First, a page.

The Globe-Wernicke building, located at 451 Broadway, was built on December 10th, 1869 and designed by acclaimed architect, John B. Snook. The original owner of 451 Broadway was George Lorillard of the Lorillard Estate—a wealthy family with ties to the Tobacco industry. Snook would go on to design The Grand Central Depot two years later in 1871. The building is easily identified today by the decorative globe logo featured at the top of the building.
451 Broadway is a designated building in the SoHo Historic District. The 1973 SoHo Cast Iron Historic District Designation Report includes a description of the original facade. The structure was originally built of iron and brick and only five stories tall. The facade was constructed in a ashlar stone pattern.
In 1916, Globe-Wernicke, a popular American furniture company, moved into 451 Broadway. That same year, the company completed renovations and alterations to the building. The building is now six stories tall, with a completely different facade inspired by Edwardian design principles. The new facade is constructed in white terra-cotta tiles, complete with a terra-cotta globe logo along with a plaque embellished with the initials G-W. These design elements have been preserved all these years later, a testament to the success of the historic preservation efforts here in SoHo.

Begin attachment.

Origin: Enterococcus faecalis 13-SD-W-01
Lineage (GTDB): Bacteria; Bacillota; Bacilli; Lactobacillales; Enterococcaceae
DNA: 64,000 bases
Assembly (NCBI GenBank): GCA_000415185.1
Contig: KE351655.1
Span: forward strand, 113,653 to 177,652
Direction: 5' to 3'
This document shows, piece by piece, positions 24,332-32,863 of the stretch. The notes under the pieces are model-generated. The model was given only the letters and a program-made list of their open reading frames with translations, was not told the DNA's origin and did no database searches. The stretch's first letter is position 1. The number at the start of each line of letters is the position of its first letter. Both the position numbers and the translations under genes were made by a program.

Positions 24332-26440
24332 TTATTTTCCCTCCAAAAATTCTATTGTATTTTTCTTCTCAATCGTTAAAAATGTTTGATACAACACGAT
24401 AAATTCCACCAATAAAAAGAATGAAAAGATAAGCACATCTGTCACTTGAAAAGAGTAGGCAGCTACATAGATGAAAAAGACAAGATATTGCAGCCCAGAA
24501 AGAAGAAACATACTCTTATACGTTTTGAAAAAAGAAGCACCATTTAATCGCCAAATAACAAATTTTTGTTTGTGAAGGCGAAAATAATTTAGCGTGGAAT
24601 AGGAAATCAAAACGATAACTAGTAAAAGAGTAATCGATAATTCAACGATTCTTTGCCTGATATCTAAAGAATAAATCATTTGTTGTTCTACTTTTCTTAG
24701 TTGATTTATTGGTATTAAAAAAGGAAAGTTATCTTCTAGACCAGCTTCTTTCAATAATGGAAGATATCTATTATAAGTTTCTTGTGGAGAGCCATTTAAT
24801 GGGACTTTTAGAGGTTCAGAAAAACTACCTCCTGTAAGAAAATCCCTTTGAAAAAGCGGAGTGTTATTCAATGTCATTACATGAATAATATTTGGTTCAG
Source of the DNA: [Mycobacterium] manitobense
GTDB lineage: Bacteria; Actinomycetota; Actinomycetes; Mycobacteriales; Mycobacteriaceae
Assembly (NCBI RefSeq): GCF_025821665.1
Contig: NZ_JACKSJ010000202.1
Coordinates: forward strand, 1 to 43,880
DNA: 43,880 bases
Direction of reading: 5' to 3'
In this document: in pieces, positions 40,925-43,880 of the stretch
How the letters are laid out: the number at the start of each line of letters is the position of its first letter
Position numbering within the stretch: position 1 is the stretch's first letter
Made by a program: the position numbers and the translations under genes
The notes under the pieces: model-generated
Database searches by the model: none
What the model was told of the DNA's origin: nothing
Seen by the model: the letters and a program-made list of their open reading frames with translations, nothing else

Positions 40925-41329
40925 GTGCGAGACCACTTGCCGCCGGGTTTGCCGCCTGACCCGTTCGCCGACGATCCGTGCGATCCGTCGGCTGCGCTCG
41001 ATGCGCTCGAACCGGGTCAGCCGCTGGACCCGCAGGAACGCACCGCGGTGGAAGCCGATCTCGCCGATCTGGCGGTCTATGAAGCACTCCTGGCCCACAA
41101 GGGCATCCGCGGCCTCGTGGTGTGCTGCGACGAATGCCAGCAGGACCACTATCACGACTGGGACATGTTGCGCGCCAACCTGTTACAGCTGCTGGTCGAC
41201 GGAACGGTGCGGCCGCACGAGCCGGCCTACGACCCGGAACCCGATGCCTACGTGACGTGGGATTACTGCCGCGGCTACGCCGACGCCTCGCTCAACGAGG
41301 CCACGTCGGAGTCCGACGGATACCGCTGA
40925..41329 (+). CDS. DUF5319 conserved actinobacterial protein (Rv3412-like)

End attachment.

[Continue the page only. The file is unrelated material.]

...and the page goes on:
Famous for their modular furniture design, Globe-Wernicke brought modern innovation and craftsmanship to the neighborhood. Globe-Wernicke refined the concept of modular furniture with its elastic bookcases, which feature unique design capabilities to expand or shrink in height with the addition or removal of sections. Globe-Wernicke marketed their elastic bookcases as “barrister bookcases” in reference to lawyers and their valuable law books. A Globe-Wernicke Barrister Bookcase sells for over $2,000.00 today on sites like 1stDibs.
More than a century later, 451 Broadway has returned to its American furniture roots. CB2, the modern furniture and decor company, occupies the ground floor of the building.